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Early likes and dislikes of the 2019 Jets Draft class

NFL Draft Photo by Andy Lyons/Getty Images

Our ultimate views on the Jets’ Draft class in 2019 will be shaped over the years to come and be much more relevant than our initial impressions. But we have to start somewhere so here are my initial thoughts on the Jets’ Draft class.


  • I think that if you aren’t excited about this team adding Quinnen Williams, odds are that you haven’t watched him in detail. The guy dominated at the highest level of college football. I’m sure some people have gone in depth with his film and have legitimate concerns, but these folks are in the minority.
  • It seems like the Jets used a strategy of complementary Drafting with their first two picks. If you were conflicted between Williams and Josh Allen, knowing that you will likely have Jachai Polite sitting there at 68 might serve as something of a tiebreaker. You are taking a calculated gamble that you can get both the edge guy you need and still benefit from what Quinnen Williams brings to the table.
  • It’s tough to say how most of these guys will turn out, but with one exception the Jets made big swings with their picks. When you are low on quantity of picks, you have to roll the dice on upside. Jachai Polite at 68 is one such example. Mike Maccagnan has drafted four edge rushers in his tenure with the Jets, but the other three were limited players with low ceilings. This is the first time he has picked a guy who has a legitimate chance to be a consistent double digit sack guy.
  • When you go through this process, sometimes you stumble upon guys you really like but have no use for your team. I originally thought Blake Cashman was one of those guys for the Jets. Given the team’s current roster construction, it would have made no sense to pick a linebacker before day three of the Draft. I thought Cashman would be long gone before then. When he fell into the fifth round, suddenly things opened up. At that point, you are simply looking for a player. Position becomes less important. I can’t tell you Cashman will become starting material in the NFL, but I think he has a decent shot. In the meantime I think he will be a good special teamer. What I want in the fifth round is somebody who can help immediately as a special teamer with starter upside.


  • This is a big one. For the third time in his five Drafts, Mike Maccagnan left with less picks than he started. It’s really tough to be an effective drafter operating like this. Yes, I know the Sam Darnold trade was necessary. Yes, I know the offers at 3 might not have been to his liking. This isn’t something that started yesterday, however. This is a long-term trend. The smart teams in the NFL incorporate adding Draft capital into their holistic roster building strategy year round.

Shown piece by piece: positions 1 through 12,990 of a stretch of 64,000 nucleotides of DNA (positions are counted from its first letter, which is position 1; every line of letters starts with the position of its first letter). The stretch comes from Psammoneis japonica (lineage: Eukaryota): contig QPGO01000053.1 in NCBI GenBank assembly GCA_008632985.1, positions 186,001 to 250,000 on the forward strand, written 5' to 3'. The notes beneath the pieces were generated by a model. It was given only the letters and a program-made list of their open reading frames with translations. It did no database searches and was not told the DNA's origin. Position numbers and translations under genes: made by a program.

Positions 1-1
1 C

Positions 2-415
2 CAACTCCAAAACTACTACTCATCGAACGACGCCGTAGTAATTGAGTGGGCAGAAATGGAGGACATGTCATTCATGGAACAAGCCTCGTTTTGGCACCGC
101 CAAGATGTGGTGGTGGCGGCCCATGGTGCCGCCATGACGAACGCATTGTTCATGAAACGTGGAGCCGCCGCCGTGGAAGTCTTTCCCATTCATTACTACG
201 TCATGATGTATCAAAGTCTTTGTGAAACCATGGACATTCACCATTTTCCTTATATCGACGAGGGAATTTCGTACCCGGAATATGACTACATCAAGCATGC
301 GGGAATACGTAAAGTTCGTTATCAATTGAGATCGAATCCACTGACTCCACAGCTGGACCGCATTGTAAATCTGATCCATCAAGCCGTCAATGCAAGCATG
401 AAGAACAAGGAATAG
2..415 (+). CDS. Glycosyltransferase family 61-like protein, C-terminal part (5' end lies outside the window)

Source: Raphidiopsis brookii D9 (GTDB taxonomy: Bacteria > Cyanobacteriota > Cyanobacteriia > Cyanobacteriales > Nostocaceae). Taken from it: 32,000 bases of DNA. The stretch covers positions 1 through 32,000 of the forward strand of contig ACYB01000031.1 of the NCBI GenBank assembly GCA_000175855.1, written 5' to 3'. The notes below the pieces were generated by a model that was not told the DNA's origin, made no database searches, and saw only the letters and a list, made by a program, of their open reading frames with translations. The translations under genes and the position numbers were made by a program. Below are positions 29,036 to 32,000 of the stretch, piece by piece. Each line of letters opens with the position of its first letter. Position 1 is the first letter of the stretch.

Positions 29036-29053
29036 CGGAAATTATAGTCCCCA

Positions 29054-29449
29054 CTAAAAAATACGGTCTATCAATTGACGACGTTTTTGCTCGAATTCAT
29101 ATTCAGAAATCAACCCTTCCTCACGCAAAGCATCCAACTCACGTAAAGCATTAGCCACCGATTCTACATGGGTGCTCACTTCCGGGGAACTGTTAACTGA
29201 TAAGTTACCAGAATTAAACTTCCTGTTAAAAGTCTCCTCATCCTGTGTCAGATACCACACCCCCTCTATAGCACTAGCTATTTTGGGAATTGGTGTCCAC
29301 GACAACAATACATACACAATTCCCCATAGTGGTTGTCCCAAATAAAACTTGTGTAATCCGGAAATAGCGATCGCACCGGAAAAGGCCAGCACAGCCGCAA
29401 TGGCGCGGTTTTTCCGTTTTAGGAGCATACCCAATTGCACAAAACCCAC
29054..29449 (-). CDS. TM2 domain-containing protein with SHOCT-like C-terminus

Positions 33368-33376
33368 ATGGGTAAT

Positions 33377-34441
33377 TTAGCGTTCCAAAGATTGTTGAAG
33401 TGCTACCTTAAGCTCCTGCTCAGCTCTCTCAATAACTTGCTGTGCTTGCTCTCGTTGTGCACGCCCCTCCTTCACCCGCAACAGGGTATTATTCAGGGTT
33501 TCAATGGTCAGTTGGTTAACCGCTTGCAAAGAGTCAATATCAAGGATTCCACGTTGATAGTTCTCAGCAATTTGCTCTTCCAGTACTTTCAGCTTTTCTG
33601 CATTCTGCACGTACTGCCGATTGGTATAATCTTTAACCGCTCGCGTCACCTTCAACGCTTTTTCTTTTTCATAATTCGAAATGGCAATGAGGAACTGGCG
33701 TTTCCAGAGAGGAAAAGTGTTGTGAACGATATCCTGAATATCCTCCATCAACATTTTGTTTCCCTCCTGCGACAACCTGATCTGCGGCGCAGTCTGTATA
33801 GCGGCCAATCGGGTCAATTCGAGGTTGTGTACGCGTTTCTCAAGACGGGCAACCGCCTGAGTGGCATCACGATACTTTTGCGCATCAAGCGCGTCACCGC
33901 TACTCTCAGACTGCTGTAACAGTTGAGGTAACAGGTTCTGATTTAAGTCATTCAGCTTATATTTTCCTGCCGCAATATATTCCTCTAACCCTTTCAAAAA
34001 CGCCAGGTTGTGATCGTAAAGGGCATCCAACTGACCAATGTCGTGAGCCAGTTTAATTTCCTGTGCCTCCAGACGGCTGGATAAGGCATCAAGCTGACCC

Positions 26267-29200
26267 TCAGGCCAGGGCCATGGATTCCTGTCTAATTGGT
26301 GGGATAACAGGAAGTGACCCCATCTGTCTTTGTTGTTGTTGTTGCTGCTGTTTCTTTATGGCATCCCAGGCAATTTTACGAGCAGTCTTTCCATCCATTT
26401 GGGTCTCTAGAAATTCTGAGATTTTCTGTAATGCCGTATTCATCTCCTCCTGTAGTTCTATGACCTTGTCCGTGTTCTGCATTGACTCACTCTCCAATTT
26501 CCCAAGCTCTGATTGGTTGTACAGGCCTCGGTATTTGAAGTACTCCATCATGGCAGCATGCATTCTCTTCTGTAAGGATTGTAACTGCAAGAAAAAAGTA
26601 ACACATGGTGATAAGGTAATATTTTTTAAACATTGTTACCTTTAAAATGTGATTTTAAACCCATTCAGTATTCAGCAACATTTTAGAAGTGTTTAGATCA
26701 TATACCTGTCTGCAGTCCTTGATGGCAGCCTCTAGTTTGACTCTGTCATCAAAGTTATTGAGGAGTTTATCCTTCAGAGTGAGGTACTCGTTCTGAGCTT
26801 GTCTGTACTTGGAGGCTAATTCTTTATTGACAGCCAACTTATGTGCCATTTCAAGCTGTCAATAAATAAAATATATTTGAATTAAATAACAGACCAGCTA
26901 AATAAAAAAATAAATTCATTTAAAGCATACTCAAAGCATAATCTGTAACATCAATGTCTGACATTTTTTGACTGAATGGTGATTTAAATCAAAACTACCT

The NFL Draft is always a game of odds. You do your best to take educated guesses on players, but it is impossible to say with certainty how any of these guys will pan out. Some it it is outside the team’s control. It’s tough to predict a guy’s career being derailed by injuries.

By having so few picks, the Jets have left themselves with minimal paths to a successful Draft. In fact, I think it comes down to Polite. If he fails to become a consistent double digit sack guy, we probably won’t remember this as a very successful class. There are paths to get there, but it seems unlikely to me. Maybe Chuma Edoga becoming the left tackle of the future could salvage the class in the event of a Polite bust. That’s all I got.

New England also took a third round edge rusher, Chase Winovich. If Winovich busts, New England still can have a successful class if some combination of Joejuan Williams, Yodny Cajuste, Damien Harris, or Hjalte Froholdt hits their ceiling. They’ve built in more margin for error by having these extra picks. They can withstand a bust.

  • It’s not that I think Trevon Wesco is destined to be a useless player, but this is a pretty low ceiling guy to be taking in the fourth round. There doesn’t seem like much untapped potential in his receiving game to me. He wasn’t that productive in college. He didn’t run a very diverse route tree that showed ability on film when he wasn’t getting the ball. And there is barely any raw athleticism to mold. In a league where the tight end position has become about creating mismatches and challenging the seam Wesco is the tight end of yesterday, block first and occasionally go out as a checkdown option. There’s a place for a guy like this in today’s NFL, but it’s merely as a complementary part. I think his ceiling is a TE2 and a fifth or sixth banana in the passing game who blocks effectively and has one or two hot red zone years. That’s just not a high enough ceiling for me in round four in a year with only six picks.

Jury Still Out

  • If you want me to be wait and see on Blessuan Austin, I’ll play ball. I like trying to find undervalued players late in the Draft. Perhaps this is a talented player who has fallen due to injury and is ready to bounce back. I still have major concerns with him coming off two serious knee injuries and missing two important developmental years. I have seen a few analysts put out claims that he would have been a second day pick if he had stayed healthy, but those are dubious claims. Nobody can say for sure. A successful season of play can skyrocket a player’s value, and a disappointing season can cause a player to tumble several rounds. We have no idea how Austin’s season would have played out or what his stock would have been had he stayed healthy. This is a case where the Jets think they know something nobody else does. We will find out whether they are right.